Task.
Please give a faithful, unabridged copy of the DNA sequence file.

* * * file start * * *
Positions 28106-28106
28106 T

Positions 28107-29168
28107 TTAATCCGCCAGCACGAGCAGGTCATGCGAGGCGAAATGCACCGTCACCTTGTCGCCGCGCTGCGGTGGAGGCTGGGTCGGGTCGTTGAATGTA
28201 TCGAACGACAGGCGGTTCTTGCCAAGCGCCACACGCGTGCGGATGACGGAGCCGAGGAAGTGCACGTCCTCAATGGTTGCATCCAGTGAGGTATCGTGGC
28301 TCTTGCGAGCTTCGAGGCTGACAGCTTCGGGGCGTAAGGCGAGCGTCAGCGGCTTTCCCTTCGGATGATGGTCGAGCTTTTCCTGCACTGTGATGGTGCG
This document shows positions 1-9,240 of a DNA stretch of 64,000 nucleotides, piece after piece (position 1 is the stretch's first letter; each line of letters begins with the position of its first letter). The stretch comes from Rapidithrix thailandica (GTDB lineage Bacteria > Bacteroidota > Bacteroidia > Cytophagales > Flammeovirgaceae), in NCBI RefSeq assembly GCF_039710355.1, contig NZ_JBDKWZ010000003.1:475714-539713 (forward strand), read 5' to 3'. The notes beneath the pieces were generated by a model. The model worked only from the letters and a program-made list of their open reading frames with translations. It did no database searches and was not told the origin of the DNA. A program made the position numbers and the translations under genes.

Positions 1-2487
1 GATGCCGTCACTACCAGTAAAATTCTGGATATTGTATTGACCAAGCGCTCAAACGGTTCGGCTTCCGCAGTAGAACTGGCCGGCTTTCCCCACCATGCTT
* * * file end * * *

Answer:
Positions 28106-28106
28106 T

Positions 28107-29168
28107 TTAATCCGCCAGCACGAGCAGGTCATGCGAGGCGAAATGCACCGTCACCTTGTCGCCGCGCTGCGGTGGAGGCTGGGTCGGGTCGTTGAATGTA
28201 TCGAACGACAGGCGGTTCTTGCCAAGCGCCACACGCGTGCGGATGACGGAGCCGAGGAAGTGCACGTCCTCAATGGTTGCATCCAGTGAGGTATCGTGGC
28301 TCTTGCGAGCTTCGAGGCTGACAGCTTCGGGGCGTAAGGCGAGCGTCAGCGGCTTTCCCTTCGGATGATGGTCGAGCTTTTCCTGCACTGTGATGGTGCG
This document shows positions 1-9,240 of a DNA stretch of 64,000 nucleotides, piece after piece (position 1 is the stretch's first letter; each line of letters begins with the position of its first letter). The stretch comes from Rapidithrix thailandica (GTDB lineage Bacteria > Bacteroidota > Bacteroidia > Cytophagales > Flammeovirgaceae), in NCBI RefSeq assembly GCF_039710355.1, contig NZ_JBDKWZ010000003.1:475714-539713 (forward strand), read 5' to 3'. The notes beneath the pieces were generated by a model. The model worked only from the letters and a program-made list of their open reading frames with translations. It did no database searches and was not told the origin of the DNA. A program made the position numbers and the translations under genes.

Positions 1-2487
1 GATGCCGTCACTACCAGTAAAATTCTGGATATTGTATTGACCAAGCGCTCAAACGGTTCGGCTTCCGCAGTAGAACTGGCCGGCTTTCCCCACCATGCTT